Journal Published Online: 15 February 2024
Volume 13, Issue 2

Review and Consideration of Apparent Negative Crack Growth in Fracture Toughness Tests



Apparent negative crack growth is often encountered when performing elastic-plastic fracture toughness tests with the Elastic Compliance single-specimen technique. It consists of a decrease of specimen compliance (reduction of crack size) during the early portion of the test, before the attainment of maximum force and the onset of ductile crack extension. This phenomenon was recognized and discussed inside the fracture mechanics community since the mid-1980s, but widespread consensus was never achieved on its root causes and on the best approach to account for it in the analysis of an elastic-plastic fracture toughness test. It has been shown that both experimental (test setup) and material behavior aspects can be invoked to explain the decrease of elastic compliance that translates into decreasing crack size in the early loading stage. The current edition of ASTM E1820, Standard Test Method for Measurement of Fracture Toughness, does not offer provisions to handle this phenomenon, and users are left free to treat the issue as they see fit. In this study, several articles published in the last 40 years were reviewed, and different proposed methods were applied on 15 selected tests performed on specimens of different geometries and thicknesses. Comparisons between original crack sizes, ductile crack extensions, and critical toughness values are presented, and recommendations are provided for revising ASTM E1820 with due consideration of the occurrence of apparent negative crack growth.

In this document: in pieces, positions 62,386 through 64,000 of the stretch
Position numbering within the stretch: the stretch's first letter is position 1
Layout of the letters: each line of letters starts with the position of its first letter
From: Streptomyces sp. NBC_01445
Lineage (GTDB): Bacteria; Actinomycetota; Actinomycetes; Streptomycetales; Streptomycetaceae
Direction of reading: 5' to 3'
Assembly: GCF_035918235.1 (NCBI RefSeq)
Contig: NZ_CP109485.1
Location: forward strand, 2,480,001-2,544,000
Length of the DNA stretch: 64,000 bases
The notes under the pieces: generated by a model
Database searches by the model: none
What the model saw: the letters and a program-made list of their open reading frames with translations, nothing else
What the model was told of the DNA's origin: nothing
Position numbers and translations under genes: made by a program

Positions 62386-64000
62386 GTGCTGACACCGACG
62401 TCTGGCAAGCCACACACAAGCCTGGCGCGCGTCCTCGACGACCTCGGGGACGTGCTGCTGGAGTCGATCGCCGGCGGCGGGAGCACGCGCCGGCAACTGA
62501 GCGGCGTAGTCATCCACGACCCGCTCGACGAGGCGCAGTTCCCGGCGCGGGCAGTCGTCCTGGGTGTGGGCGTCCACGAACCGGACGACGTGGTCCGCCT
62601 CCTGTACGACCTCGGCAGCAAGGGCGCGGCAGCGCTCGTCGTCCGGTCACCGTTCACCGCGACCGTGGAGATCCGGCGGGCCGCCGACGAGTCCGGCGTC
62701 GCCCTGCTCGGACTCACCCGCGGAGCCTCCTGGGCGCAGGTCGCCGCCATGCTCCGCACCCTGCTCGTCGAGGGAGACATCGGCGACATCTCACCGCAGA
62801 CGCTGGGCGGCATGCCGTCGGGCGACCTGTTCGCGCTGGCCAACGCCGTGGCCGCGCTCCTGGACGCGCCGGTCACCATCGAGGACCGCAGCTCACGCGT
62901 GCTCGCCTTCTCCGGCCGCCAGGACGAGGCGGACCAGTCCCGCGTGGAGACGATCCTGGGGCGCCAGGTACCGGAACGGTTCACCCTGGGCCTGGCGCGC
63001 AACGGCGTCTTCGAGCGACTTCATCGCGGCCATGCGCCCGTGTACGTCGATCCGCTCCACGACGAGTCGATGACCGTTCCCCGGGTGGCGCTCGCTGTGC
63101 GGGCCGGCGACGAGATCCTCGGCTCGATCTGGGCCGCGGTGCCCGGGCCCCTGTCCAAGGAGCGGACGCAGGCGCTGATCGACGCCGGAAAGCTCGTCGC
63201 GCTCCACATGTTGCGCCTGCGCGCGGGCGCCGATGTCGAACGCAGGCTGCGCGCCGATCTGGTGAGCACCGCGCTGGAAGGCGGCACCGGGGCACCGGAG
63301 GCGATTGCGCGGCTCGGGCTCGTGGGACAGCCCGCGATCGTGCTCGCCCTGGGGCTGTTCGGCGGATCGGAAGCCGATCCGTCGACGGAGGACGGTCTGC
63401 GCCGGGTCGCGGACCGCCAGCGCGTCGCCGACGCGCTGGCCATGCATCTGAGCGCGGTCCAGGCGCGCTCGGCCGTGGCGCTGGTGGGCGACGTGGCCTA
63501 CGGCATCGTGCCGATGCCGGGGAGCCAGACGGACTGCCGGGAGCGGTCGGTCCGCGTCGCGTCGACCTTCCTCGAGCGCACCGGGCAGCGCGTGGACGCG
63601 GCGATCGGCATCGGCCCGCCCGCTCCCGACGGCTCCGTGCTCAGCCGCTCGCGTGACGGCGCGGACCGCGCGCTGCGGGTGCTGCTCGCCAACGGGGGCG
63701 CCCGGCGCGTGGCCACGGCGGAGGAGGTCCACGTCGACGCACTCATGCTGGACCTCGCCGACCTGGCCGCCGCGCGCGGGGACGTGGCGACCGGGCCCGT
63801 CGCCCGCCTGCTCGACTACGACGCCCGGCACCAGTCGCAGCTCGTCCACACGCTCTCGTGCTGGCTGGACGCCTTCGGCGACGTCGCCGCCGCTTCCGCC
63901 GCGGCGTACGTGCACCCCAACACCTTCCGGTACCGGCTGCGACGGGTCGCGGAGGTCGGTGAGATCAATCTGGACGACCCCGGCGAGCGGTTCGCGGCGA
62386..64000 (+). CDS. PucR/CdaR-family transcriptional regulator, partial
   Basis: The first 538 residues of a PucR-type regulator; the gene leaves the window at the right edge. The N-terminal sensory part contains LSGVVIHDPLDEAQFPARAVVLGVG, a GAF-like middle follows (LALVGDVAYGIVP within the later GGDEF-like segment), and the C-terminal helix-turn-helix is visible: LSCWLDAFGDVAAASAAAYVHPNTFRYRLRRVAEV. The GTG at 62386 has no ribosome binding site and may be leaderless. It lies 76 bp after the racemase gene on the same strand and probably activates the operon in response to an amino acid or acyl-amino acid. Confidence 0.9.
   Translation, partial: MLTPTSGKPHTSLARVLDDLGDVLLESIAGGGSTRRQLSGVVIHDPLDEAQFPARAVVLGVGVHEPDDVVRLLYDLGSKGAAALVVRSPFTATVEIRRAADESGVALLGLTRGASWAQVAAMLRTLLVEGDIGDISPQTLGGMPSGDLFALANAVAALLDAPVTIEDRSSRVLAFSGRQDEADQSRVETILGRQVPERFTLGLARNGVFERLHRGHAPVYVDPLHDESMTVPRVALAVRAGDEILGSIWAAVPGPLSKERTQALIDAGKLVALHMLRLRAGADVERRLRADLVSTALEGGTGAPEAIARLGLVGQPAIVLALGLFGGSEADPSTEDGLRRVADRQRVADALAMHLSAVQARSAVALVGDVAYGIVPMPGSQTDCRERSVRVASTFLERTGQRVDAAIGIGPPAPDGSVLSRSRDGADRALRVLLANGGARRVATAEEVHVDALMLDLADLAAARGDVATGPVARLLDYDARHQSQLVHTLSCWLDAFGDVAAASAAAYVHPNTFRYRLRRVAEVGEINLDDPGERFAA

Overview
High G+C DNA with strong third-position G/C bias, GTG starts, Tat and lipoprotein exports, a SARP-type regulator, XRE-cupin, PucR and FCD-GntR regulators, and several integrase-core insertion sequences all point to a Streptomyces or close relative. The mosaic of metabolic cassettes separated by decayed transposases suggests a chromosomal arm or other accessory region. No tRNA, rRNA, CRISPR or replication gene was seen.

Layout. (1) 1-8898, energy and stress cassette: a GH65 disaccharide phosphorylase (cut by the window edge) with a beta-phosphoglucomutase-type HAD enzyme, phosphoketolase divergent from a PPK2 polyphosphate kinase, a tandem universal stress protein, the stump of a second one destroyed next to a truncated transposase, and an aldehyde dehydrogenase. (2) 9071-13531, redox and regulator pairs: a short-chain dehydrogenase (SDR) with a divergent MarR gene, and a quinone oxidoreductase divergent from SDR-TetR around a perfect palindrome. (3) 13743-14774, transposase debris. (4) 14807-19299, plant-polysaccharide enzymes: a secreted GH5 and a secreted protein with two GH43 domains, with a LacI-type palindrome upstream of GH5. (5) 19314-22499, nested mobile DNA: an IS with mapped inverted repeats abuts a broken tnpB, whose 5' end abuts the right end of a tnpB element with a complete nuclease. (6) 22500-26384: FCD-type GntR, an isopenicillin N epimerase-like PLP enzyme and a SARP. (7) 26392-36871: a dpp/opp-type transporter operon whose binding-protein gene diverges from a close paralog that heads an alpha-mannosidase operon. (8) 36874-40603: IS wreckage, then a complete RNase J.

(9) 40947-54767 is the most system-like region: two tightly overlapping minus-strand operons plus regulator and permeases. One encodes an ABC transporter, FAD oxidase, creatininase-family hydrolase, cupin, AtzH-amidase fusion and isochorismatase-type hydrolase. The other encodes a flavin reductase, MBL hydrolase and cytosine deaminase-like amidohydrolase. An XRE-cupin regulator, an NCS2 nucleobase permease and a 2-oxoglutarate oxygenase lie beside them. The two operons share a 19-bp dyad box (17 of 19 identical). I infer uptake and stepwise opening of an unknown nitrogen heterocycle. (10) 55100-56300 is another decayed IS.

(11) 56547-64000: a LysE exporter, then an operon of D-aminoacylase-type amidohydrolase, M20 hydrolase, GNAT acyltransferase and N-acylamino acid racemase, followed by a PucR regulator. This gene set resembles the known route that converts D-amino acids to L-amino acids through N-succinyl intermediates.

Author Information

Lucon, Enrico
National Institute of Standards and Technology, Applied Chemicals and Materials Division, Boulder St., CO, USA
Pages: 15
Price: $25.00
Reprints and Permissions
Reprints and copyright permissions can be requested through the
Copyright Clearance Center
Stock #: MPC20230080
ISSN: 2379-1365
DOI: 10.1520/MPC20230080